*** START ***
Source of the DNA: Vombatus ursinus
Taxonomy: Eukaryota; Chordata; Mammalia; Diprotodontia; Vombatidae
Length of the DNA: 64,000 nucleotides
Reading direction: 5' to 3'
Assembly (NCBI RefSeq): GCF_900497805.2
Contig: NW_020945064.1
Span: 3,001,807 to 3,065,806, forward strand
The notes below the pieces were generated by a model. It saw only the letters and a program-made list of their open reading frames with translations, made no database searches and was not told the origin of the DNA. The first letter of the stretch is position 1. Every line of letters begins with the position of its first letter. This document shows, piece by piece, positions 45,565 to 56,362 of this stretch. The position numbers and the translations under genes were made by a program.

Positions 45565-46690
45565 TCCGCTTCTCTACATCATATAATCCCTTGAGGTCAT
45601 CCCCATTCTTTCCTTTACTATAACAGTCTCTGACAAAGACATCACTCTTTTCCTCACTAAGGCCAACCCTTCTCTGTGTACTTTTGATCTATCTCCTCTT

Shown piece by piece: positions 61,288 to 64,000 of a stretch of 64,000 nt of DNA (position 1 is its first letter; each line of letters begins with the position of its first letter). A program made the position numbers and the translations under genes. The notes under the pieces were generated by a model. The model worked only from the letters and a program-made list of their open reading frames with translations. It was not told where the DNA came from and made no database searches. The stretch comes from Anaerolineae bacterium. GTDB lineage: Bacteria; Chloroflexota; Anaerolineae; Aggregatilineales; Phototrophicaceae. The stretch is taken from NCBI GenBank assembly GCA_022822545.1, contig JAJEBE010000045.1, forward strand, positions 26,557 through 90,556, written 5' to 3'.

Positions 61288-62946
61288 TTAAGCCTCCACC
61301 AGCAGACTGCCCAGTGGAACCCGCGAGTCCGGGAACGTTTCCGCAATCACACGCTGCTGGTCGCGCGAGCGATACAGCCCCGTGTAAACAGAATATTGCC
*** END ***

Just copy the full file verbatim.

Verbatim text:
Source of the DNA: Vombatus ursinus
Taxonomy: Eukaryota; Chordata; Mammalia; Diprotodontia; Vombatidae
Length of the DNA: 64,000 nucleotides
Reading direction: 5' to 3'
Assembly (NCBI RefSeq): GCF_900497805.2
Contig: NW_020945064.1
Span: 3,001,807 to 3,065,806, forward strand
The notes below the pieces were generated by a model. It saw only the letters and a program-made list of their open reading frames with translations, made no database searches and was not told the origin of the DNA. The first letter of the stretch is position 1. Every line of letters begins with the position of its first letter. This document shows, piece by piece, positions 45,565 to 56,362 of this stretch. The position numbers and the translations under genes were made by a program.

Positions 45565-46690
45565 TCCGCTTCTCTACATCATATAATCCCTTGAGGTCAT
45601 CCCCATTCTTTCCTTTACTATAACAGTCTCTGACAAAGACATCACTCTTTTCCTCACTAAGGCCAACCCTTCTCTGTGTACTTTTGATCTATCTCCTCTT

Shown piece by piece: positions 61,288 to 64,000 of a stretch of 64,000 nt of DNA (position 1 is its first letter; each line of letters begins with the position of its first letter). A program made the position numbers and the translations under genes. The notes under the pieces were generated by a model. The model worked only from the letters and a program-made list of their open reading frames with translations. It was not told where the DNA came from and made no database searches. The stretch comes from Anaerolineae bacterium. GTDB lineage: Bacteria; Chloroflexota; Anaerolineae; Aggregatilineales; Phototrophicaceae. The stretch is taken from NCBI GenBank assembly GCA_022822545.1, contig JAJEBE010000045.1, forward strand, positions 26,557 through 90,556, written 5' to 3'.

Positions 61288-62946
61288 TTAAGCCTCCACC
61301 AGCAGACTGCCCAGTGGAACCCGCGAGTCCGGGAACGTTTCCGCAATCACACGCTGCTGGTCGCGCGAGCGATACAGCCCCGTGTAAACAGAATATTGCC